A key challenge to the Hardin model came from researchers familiar with diverse common property institutions in the field. They argued that Hardin had seriously confused the concept of common property with open access conditions where no rules existed to limit entry and use. As Ciriacy-Wantrup and Bishop express it, "common property is not everyone's property." They and other researchers stress that where common property existed, users had developed rich webs of use rights that identified who had a long-term interest in the resource and thus an incentive to try to avoid overuse (Dietz et al. 2002: 12).

The theoretical justification of Hardin's "tragedy of the commons" reasoning was also challenged in this period. That justification modeled the tragedy as a prisoners' dilemma game, where the rational strategy is to be "greedy" even though the long-term benefits of being "fair," though "irrational," are much greater. This model was challenged because in a prisoners' dilemma game, the players are limited to a one-shot trial and are not allowed to communicate with each other. But if the players of the commons game can communicate and can have many trials it is easily shown that Hardin's conclusions do not hold. Indeed, the comparison between the prisoners' dilemma game and the typical common situation is far-fetched. C. Ford Runge pointed out this absurdity in a series of papers in the 1980s according to this account:

…most users of a common-pool resource-at least in developing countries-live in the same village where their families had lived for generations and intend to live in the same villages for generations to come. Given the level of poverty facing many villagers, their dependence on natural resources, and the randomness they all face in the availability of natural resources, Runge argued that it is implausible to assume that individuals have a dominant strategy of free riding. He suggested that users of common-pool resources in developing countries faced a repeated coordination game rather than a one-shot prisoners' dilemma game. In such situations, all users would prefer to find ways of limiting their own use so long as others also committed themselves to stinting (Dietz et al. 2002: 12).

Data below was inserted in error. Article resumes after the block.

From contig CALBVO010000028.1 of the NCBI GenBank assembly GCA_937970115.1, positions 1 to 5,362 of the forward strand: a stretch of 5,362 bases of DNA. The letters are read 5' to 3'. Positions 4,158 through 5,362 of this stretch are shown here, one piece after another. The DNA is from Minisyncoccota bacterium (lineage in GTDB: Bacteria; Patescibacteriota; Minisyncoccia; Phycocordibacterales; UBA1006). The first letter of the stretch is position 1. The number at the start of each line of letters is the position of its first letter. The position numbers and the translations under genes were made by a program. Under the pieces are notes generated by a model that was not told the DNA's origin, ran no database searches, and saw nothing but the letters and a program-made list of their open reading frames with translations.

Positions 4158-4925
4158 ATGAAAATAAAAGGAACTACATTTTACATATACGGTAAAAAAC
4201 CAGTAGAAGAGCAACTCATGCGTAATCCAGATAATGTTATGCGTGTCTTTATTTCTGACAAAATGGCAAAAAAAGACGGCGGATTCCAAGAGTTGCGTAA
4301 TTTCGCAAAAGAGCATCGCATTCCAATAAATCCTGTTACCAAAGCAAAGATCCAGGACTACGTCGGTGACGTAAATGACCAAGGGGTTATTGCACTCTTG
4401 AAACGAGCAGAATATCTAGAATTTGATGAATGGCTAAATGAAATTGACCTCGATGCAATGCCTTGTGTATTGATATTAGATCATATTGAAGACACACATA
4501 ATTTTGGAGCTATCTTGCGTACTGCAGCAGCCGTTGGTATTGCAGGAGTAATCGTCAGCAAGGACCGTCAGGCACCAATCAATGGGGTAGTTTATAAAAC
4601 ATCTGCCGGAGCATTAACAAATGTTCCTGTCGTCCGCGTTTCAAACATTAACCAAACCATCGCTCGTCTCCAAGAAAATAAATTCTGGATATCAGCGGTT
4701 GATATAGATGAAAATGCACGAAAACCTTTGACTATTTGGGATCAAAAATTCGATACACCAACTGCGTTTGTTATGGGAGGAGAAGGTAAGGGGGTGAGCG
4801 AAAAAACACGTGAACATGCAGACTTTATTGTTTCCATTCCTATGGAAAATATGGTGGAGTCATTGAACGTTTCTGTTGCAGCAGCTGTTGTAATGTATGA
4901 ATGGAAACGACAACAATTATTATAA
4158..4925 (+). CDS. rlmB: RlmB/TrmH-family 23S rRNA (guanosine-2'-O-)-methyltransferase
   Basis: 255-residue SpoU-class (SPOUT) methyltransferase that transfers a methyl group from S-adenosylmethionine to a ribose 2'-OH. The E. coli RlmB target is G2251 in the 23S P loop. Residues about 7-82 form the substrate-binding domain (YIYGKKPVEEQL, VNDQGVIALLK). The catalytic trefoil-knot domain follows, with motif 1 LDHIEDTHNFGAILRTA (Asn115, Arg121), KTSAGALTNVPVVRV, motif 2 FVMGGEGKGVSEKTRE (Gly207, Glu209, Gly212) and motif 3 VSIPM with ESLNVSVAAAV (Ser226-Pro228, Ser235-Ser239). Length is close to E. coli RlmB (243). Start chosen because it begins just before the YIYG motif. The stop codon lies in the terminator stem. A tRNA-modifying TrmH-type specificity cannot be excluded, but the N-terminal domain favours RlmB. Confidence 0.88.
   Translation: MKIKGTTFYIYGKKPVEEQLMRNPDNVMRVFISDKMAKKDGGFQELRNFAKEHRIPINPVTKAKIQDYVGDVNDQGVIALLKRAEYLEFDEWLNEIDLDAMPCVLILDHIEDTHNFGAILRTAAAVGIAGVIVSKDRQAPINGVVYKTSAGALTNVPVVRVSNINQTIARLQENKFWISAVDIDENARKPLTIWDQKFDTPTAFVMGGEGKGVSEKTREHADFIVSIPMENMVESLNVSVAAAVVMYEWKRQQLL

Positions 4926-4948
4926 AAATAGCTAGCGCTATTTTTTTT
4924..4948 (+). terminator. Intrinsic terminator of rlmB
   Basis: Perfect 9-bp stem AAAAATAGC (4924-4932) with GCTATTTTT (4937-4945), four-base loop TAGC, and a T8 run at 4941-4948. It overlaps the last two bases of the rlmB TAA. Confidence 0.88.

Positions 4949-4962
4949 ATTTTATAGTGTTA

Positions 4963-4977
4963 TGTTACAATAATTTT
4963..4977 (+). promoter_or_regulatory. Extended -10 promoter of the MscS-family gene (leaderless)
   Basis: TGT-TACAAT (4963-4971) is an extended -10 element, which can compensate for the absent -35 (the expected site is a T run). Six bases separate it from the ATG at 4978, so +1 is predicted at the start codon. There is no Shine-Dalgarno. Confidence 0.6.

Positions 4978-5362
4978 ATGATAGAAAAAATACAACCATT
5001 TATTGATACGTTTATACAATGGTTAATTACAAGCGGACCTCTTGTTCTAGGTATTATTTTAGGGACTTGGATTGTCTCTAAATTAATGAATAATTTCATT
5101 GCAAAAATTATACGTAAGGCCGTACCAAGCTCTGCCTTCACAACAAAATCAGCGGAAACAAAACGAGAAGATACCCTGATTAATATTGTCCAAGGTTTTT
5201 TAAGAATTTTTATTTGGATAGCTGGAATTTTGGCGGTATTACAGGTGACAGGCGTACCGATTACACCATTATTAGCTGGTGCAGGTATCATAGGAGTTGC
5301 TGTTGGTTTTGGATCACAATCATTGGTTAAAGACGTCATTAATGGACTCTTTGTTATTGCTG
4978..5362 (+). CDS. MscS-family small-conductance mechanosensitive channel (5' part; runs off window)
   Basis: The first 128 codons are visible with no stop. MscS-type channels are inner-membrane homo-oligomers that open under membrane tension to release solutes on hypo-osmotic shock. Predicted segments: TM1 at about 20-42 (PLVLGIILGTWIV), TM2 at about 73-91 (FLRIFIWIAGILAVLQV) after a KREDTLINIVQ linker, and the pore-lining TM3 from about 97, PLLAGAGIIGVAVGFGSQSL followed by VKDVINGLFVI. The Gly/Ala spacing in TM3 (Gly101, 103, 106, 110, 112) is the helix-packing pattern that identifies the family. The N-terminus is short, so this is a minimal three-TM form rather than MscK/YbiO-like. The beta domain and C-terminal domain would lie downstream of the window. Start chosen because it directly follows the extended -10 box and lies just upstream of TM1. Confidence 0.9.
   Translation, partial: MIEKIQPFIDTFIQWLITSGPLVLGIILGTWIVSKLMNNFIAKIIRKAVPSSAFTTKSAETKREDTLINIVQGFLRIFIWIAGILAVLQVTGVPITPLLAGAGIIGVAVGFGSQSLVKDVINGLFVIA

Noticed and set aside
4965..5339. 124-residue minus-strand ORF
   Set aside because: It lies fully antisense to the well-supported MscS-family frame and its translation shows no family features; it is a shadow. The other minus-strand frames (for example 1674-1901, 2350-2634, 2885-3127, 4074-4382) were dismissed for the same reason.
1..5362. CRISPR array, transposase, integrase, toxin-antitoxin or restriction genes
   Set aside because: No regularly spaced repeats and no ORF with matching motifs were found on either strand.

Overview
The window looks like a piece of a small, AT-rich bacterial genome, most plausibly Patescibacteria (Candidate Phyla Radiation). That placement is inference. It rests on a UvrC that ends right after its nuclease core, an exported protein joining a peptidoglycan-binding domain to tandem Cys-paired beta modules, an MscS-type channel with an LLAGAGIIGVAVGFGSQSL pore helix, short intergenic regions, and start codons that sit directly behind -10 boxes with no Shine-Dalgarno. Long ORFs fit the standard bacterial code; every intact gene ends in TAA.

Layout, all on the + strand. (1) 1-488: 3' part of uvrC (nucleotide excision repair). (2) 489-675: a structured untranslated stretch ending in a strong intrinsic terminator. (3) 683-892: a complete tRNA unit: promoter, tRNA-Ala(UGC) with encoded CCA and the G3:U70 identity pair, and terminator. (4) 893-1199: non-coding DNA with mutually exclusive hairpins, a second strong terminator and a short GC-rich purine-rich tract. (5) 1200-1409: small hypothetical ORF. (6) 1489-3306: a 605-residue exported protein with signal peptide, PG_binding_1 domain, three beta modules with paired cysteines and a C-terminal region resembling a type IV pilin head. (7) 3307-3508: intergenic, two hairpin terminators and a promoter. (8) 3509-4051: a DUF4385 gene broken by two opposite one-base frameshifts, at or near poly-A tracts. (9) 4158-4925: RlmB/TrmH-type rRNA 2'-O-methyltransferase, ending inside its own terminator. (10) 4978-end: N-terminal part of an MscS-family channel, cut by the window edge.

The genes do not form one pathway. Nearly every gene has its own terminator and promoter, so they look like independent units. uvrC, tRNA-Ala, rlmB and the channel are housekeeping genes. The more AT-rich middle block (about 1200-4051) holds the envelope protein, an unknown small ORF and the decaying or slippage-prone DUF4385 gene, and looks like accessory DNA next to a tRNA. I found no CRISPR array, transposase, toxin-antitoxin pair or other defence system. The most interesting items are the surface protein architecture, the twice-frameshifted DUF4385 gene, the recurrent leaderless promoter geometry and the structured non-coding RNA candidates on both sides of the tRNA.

Thus by 1989, at the time of the formation of the IASCP, a new tendency was formulated that I call "neo-Hardinianism." Just as the neo-Malthusians pointed out, on the basis of demographic trends in Western Europe in the 20th century, an increase in wages does not necessarily imply an increase in working class population, so too neo-Hardinians like Ostrom and her co-workers argued that commons situations do not necessarily lead to "tragedy," they can also lead to "'comedy'-a drama for certain, but one with a happy ending" (Dietz et al. 2002: 4). In fact, they called one of their books The Drama of the Commons-"because the commons entails history, comedy, and tragedy" (Dietz 2002: 4).

Scholars in the neo-Hardinian tendency have carried on many important empirical studies of common property systems across the planet as well as have made a number of important distinctions in the study of common property. This is not the place to assess their empirical studies (cf. the extensive bibliography on Private and Common Property Rights in (Ostrom 2000: 352-379) and the Digital Library on the Commons mentioned above), but their most important theoretical distinctions are worth reviewing, since some can be useful to the anti-capitalist commonist movement.